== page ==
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Page history last edited by Jay Cross 12 years, 1 month ago

On my radar for 2008...

 

continue developing the "adrenalin shot" that will help companies take advantage of transparency, informal learning, and social networks
figure out why business people inevitably sacrifice the future for today
build on this year's work on the human aspects of implementing web 2.0 and performance support
continue to promote informal learning as the pathway to performance and innovation
finish writing the Informal Learning Handbook
explore the use of video, particuarly in blogs and informal settings
continue to experiment with unstructured meetings in support of organizational change
personally, become a better photographer and videographer

 

 

 

 

 

 
Welcome to the Den 
A place for friends. Take what you want
but please keep the URL to yourself.  
Chapters 1-3

This widget searches all my blogs and sites 2001 to present.

 

 

 

 

 

 

Collaboration 2.0

 

 

 

the human factors involved in implementing wikis and other web 2.0 apps.
Get some wiki karma by joining the discussion.

 
Recommendations from Internet Time Wiki:

 

     

    Knowing Knowledge. George Siemens. A profound explanation of knowledge in a fast-paced, complex, ever-changing, networked world. This is essence. It’s a new ball game.

     

    Doug Engelbart’s 1968 demo. Where collaboration by computer began. The debut of the mouse, hypertext, object addressing and dynamic file linking, as well as shared-screen collaboration involving two persons at different sites communicating over a network with audio and video interface.

     

    The Underground History of American Education. John Taylor Gatto.The Silent Spring of American education.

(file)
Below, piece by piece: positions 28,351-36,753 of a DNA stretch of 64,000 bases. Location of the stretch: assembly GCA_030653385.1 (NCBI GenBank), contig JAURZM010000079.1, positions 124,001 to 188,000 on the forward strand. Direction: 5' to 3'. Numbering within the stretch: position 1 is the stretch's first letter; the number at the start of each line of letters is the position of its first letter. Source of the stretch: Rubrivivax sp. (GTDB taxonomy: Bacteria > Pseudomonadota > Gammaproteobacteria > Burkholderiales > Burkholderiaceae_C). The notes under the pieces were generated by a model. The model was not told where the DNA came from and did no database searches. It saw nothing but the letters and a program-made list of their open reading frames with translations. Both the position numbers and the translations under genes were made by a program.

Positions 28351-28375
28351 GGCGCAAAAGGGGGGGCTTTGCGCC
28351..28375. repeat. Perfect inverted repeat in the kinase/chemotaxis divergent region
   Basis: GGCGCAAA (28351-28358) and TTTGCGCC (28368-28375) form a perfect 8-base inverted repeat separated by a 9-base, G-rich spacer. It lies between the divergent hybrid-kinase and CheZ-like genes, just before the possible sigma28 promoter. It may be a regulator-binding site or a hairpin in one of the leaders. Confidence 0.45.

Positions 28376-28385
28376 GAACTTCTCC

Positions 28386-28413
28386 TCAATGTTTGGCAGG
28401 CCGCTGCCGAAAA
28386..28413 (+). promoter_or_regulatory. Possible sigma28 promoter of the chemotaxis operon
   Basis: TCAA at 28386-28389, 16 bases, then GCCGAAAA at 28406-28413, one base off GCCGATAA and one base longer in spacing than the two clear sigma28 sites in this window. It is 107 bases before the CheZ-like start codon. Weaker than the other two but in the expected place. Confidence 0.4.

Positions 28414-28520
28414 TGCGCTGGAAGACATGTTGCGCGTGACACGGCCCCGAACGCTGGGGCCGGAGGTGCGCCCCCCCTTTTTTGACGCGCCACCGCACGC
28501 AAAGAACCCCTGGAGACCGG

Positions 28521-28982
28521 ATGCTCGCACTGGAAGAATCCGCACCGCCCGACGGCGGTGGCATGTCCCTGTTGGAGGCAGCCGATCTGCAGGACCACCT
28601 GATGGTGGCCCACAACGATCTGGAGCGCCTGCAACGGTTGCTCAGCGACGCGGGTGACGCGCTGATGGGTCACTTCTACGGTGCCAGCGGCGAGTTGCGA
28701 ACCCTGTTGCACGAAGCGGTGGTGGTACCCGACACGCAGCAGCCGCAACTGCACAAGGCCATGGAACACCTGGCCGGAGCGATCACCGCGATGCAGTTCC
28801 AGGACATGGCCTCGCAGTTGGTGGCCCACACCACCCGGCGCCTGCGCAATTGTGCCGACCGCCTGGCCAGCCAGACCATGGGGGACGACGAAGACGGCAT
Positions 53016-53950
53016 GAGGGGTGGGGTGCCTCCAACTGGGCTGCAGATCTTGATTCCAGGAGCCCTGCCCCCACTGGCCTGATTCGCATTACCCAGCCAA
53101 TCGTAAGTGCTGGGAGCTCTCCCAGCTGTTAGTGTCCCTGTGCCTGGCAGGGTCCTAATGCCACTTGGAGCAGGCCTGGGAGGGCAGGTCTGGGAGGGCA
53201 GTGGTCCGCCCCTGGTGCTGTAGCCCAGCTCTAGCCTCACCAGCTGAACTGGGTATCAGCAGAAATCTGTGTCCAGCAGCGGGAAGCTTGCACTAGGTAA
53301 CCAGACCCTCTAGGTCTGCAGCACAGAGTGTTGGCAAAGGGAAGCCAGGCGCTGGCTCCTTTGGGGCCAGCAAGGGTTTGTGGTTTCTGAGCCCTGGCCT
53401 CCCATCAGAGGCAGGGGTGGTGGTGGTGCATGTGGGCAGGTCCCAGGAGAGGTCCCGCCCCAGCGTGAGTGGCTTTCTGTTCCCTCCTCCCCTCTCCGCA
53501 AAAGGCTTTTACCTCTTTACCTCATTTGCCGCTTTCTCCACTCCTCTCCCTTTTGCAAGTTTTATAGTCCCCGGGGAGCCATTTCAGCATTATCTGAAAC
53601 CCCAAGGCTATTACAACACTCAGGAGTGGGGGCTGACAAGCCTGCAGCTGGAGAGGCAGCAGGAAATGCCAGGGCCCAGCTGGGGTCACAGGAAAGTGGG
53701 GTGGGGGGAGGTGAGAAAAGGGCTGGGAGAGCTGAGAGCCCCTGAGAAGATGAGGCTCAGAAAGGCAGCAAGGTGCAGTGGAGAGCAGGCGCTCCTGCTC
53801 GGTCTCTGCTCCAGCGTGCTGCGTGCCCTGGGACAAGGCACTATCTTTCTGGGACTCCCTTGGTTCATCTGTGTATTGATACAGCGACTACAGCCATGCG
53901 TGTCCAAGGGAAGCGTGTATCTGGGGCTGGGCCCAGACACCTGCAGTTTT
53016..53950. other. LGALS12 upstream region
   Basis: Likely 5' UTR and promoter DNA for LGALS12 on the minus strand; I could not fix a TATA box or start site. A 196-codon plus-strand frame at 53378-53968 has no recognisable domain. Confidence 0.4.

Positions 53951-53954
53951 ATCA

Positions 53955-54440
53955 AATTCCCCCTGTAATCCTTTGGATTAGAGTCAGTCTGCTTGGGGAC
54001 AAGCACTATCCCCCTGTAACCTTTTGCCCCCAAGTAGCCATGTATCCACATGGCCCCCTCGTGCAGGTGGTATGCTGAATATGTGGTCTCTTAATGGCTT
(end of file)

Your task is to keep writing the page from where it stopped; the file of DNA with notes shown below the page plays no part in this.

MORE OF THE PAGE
Seven Principles of Learning, Institute for Research on Learning. “We are all natural lifelong learners. All of us, no exceptions. Learning is a natural part of being human. We all learn what enables us to participate in the communities of practice of which we wish to be a part.”

     

    Learning in the Digital Age by John Seeley Brown. “Learning is a remarkably social process. In truth, it occurs not as a response to teaching, but rather as a result of a social framework that fosters learning.”

     

    Timeline of Learning Organization Concepts, Senge et alia

     

    Do schools kill creativity? Sir Ken Robinson

     

     Stock

Unparalled Crisis in Business

 

The industrial revolution is over. Brains create more value than machines. Einstein’s relativity has replaced Newton’s clockwork universe, not just in physics, but in the way we regard the world.

 

As in nature, everything is connected to everything else. Nothing is ever finished: the world is in perpetual beta, always evolving. The future is unpredictable; nothing is certain. Ideas and relationships have become more valuable than tangible assets. Shareholders owned the factories; workers own their minds. Information spreading through network connections compels workers to take responsibility for their own decisions. Corporate leadership is in denial, thinking that change can wait a spell.

 

Most of today’s executives manage with industrial-age rules. They support hierarchical organizations, top-down control, information hoarding, lack of collaboration, formality, competition, and not fixing what's not broken. In the opposite corner, network age business people support flat organizations, shared responsibility, information transparency, extreme collaboration, flexibility, informality, cooperation, and the importance of social capital and reputation. The industrial-agers see the network folk as undisciplined techno-optimists. The network-agers consider the industry people as clueless reactionaries.

 

The transition will ramp up in 2008. Time is accelerating. Markets are mushrooming. Connections are multiplying. People are the new decision-makers, not their managers. Volatiity requires unprecedented innovation. Net-savvy new hires will route around rigid bureaucracy. Networkers will stunningly outperform mechanical approaches.

 

This is a work in progress. My gut tells me these puzzle pieces are part of the answer: performance processes (meta), putting long-term ahead of short-, web 2.0 is not web 2.0 (it's the people) -- sociology trumps technology.

 
   

 

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